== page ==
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Beer In Art #165 Adriaen van Ostade’s The Violin Player

Today’s work of art is by the Dutch artist Adriaen van Ostade, a Golden Age painter of genre scenes. This is the second painting of his I’ve featured, the first being Ale House Interior. Like that one, van Ostade did a watercolor first, and it, too, is in the Morgan Library & Museum in New York City. But eventually, in 1673, it was completed as an oil painting on a wood panel. It usually called The Violin Player, though some call it A Violinist at a Farmhouse Door.

The painting today hangs in the Mauritshuis at The Hague in the Netherlands. The museum describes The Violinist:

A group of people are gathered in front of a simple house that seems to be a country inn. The atmosphere is one of gaiety, for an itinerant violinist has come to the door to play a tune, accompanied by the boy in the red jacket who plays the hurdy-gurdy. The music is enjoyed by young and old alike. In the middle of the picture, a man sits on a bench, his legs wide apart, holding a tankard of beer. In the doorway, a woman leans on the lower half of the door and two men look out, trying to catch a glimpse of the musicians. Some children hang about outside, enjoying the excitement. A tousled girl steadies a child wearing only one shoe, and a little boy makes contact with a dog.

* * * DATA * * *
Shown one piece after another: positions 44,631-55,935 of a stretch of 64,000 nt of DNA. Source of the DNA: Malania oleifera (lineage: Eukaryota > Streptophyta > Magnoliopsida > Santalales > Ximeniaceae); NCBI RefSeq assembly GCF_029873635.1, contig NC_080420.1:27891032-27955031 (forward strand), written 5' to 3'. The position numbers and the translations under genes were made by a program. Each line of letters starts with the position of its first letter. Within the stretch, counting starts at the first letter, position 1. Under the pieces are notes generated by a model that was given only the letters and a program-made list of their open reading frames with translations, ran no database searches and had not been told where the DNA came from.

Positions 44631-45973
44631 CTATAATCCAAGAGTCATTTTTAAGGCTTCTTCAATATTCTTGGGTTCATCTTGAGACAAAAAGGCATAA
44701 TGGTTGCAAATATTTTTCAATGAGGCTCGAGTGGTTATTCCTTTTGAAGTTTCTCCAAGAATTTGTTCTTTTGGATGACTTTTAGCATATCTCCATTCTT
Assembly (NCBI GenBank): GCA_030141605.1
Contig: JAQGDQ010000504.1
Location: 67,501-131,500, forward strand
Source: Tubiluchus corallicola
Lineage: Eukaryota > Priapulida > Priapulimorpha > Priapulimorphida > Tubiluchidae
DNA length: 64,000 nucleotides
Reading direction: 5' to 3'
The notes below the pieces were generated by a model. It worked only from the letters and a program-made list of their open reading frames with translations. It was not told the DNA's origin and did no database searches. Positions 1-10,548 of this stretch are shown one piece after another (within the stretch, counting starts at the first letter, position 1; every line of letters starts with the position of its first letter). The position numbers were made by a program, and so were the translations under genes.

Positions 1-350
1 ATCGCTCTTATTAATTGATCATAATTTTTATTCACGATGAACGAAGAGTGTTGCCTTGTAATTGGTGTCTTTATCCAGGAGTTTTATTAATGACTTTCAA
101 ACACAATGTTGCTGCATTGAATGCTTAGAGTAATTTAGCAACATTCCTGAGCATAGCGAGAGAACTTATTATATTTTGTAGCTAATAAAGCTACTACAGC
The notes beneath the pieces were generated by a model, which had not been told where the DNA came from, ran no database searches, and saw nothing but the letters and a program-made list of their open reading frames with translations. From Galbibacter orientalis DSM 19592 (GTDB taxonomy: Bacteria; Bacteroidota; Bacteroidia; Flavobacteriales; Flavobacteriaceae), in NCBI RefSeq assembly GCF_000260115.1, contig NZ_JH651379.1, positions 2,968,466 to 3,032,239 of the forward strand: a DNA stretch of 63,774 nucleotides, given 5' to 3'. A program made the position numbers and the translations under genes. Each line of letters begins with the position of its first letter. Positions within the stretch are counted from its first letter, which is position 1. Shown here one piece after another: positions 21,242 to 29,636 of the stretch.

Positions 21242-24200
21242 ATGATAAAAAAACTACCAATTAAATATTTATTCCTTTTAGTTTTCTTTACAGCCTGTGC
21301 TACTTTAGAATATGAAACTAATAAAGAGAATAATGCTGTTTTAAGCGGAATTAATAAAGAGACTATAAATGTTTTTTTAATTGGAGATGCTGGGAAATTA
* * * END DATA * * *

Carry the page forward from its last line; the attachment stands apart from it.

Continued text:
I’m no expert on Dutch architecture, but the building doesn’t look like a farmhouse to me, as the Morgan Library insists. To me, at least, it looks more like a tavern door, and that better explains the man with the big tankard of beer.

To learn more about Adriaen van Ostade, Wikipedia and the J. Paul Getty Museum each have a biography of him, and you can also see links to his works online at ArtCyclopedia. The Web Gallery of Art and the Wikimedia Commons also feature a number of his paintings.

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